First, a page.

Vista Elbow Grease

 
 
By Steven J. Vaughan-Nichols  |  Posted 2008-03-25 Email Print this article Print
 
 
 
 
 
 
 


First, the new defaults for my NVIDIA GeForce 6200SE kept setting the frequency too high for my 19-inch Gateway FPD1960 flat-screen monitor. Now that was a really weird because that's pretty basic stuff and it had worked right with Vista the first time around. I got around that by burning my own Vista SP1 disc with the latest (169) NVIDIA ForceWare Release drivers patched in.

Next, I worked on my long-standing problem with Vista being able to deliver basic audio with the Realtek ALC 882 audio chip set. I'm happy to report that I finally, finally fixed it. No thanks, however, to Vista .

Vista finally had a driver for it, but it didn't work. All I got out of my speakers was an annoying high-pitch buzz like a bumblebee on meth. I went digging through Vista 's driver database, and I found a driver from Creative dated 2/14/2007. Don't ask me where it was hiding before because I sure hadn't seen it in the last 12 months of looking for a way to get the audio working. Be that as it may, I finally had a working basic audio system on my Vista system. Hurrah!

After that, I had to get my Vista PC to work with my network. While Vista could talk to my Windows Server 2003 and 2008 as well as my openSUSE 10.3 and Red Hat Enterprise Linux 5.1 servers, it couldn't work with my Windows 2000 server or any of my NAS (Network Attached Storage) devices. Vista defaults to using NTLMv2 (NT LAN Manager) authentication for servers. That was because earlier versions of Samba, Windows Server 2000 and NT, and most NAS devices don't or can't use NTLM2. Instead, they tend to use the older NTLM or LM protocols for authentication.

The only reason I figured this out is that also know a fair amount about networking. To fix this, you'll need to get down and dirty with Vista 's internals. The solution is to Click "Start -> Run." Then, type in the Run field: "secpol.msc." And you thought only Linux still required command line utilities. Ha!

This will bring you to Vista 's security policy system. Once there, drop down to "Go to: Local Policies > Security Options" and then find "Network Security: LAN Manager" authentication level. When you're there, change the Setting from "Send NTLMv2 response only" to "Send LM & NTLM -- use NTLMv2 session security if negotiated." For on this, see my tale about Getting Vista to work with Samba.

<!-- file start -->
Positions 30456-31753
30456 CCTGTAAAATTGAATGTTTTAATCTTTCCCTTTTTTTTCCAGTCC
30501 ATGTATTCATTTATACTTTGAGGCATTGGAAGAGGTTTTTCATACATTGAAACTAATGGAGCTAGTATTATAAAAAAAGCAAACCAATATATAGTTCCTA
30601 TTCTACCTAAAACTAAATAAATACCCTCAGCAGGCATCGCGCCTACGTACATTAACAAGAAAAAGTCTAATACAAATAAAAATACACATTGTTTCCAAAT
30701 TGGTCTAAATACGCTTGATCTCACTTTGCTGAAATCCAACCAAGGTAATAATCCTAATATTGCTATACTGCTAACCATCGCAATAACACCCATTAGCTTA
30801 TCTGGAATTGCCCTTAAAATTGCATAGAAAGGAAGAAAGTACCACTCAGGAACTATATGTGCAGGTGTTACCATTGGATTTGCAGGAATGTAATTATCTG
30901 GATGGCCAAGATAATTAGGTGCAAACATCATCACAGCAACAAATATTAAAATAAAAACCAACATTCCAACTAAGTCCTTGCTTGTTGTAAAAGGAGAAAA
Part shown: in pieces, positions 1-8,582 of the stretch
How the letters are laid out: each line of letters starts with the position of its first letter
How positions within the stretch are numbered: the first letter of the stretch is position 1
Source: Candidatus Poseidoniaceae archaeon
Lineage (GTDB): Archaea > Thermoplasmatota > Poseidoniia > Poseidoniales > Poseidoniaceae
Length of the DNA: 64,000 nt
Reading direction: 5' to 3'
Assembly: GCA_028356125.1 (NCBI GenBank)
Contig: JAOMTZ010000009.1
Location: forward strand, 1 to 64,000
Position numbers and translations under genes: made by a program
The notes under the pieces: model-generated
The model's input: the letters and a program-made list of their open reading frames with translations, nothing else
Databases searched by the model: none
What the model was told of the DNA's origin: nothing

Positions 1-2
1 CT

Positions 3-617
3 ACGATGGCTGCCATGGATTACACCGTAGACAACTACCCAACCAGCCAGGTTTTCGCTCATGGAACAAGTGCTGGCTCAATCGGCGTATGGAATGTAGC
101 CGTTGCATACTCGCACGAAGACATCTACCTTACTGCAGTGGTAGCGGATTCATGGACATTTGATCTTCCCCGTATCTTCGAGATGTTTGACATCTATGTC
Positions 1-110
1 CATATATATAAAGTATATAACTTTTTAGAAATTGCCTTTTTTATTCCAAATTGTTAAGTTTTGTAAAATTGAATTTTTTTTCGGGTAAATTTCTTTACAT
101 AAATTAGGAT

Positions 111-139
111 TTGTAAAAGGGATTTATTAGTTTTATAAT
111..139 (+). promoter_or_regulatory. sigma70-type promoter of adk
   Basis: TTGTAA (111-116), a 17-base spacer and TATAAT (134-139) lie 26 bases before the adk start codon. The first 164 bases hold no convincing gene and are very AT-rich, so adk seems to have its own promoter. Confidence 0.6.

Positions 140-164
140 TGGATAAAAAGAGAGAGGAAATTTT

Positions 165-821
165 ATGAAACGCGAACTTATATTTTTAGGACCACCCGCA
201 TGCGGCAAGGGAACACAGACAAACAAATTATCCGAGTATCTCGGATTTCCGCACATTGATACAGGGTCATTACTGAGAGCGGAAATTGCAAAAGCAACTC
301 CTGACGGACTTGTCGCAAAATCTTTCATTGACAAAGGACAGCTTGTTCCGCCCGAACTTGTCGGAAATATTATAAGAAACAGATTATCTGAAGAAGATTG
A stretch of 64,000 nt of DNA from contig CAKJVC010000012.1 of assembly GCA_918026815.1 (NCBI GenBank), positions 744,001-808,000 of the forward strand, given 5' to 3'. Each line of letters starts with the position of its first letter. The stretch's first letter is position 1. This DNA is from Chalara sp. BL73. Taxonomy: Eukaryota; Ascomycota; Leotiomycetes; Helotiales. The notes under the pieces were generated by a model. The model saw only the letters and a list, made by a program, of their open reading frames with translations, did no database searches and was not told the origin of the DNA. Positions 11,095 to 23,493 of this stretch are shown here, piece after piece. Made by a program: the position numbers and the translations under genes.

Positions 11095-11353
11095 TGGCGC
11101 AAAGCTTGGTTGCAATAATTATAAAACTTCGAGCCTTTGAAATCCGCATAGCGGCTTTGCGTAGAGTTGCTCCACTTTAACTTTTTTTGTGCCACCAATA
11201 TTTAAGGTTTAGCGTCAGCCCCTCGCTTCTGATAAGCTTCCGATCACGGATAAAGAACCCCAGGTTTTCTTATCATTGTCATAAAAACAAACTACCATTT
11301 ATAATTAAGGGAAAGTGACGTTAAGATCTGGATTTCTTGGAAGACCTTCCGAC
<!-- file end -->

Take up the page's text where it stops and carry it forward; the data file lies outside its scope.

And, so it is that at long, long last I have a working Vista system. It's still not a good system.

Network performance, to everything except the system running Server 2008, is awful. That's because Vista and Server 2008 can both use the SMB2 network file protocol. As I write this, no other operating system supports this protocol. USB 2.0 performance is also amazingly bad. I'm not even going to mention Aero performance, but I will say that watching video with Vista on this system is more like watching a PowerPoint slideshow than watching a movie sometimes.

Still it does work. It's slower, in every important respect, mind you to XP SP2, XP SP3, openSUSE, MEPIS 6.5 and 7, but it does work. And, it only took 16 months and a lot of elbow grease to get it there! What a deal!



 
 
 
 
I'm editor-at-large for Ziff Davis Enterprise. That's a fancy title that means I write about whatever topic strikes my fancy or needs written about across the Ziff Davis Enterprise family of publications. You'll find most of my stories in Linux-Watch, DesktopLinux and eWEEK. Prior to becoming a technology journalist, I worked at NASA and the Department of Defense on numerous major technological projects.
 
 
 
 
 
 
 

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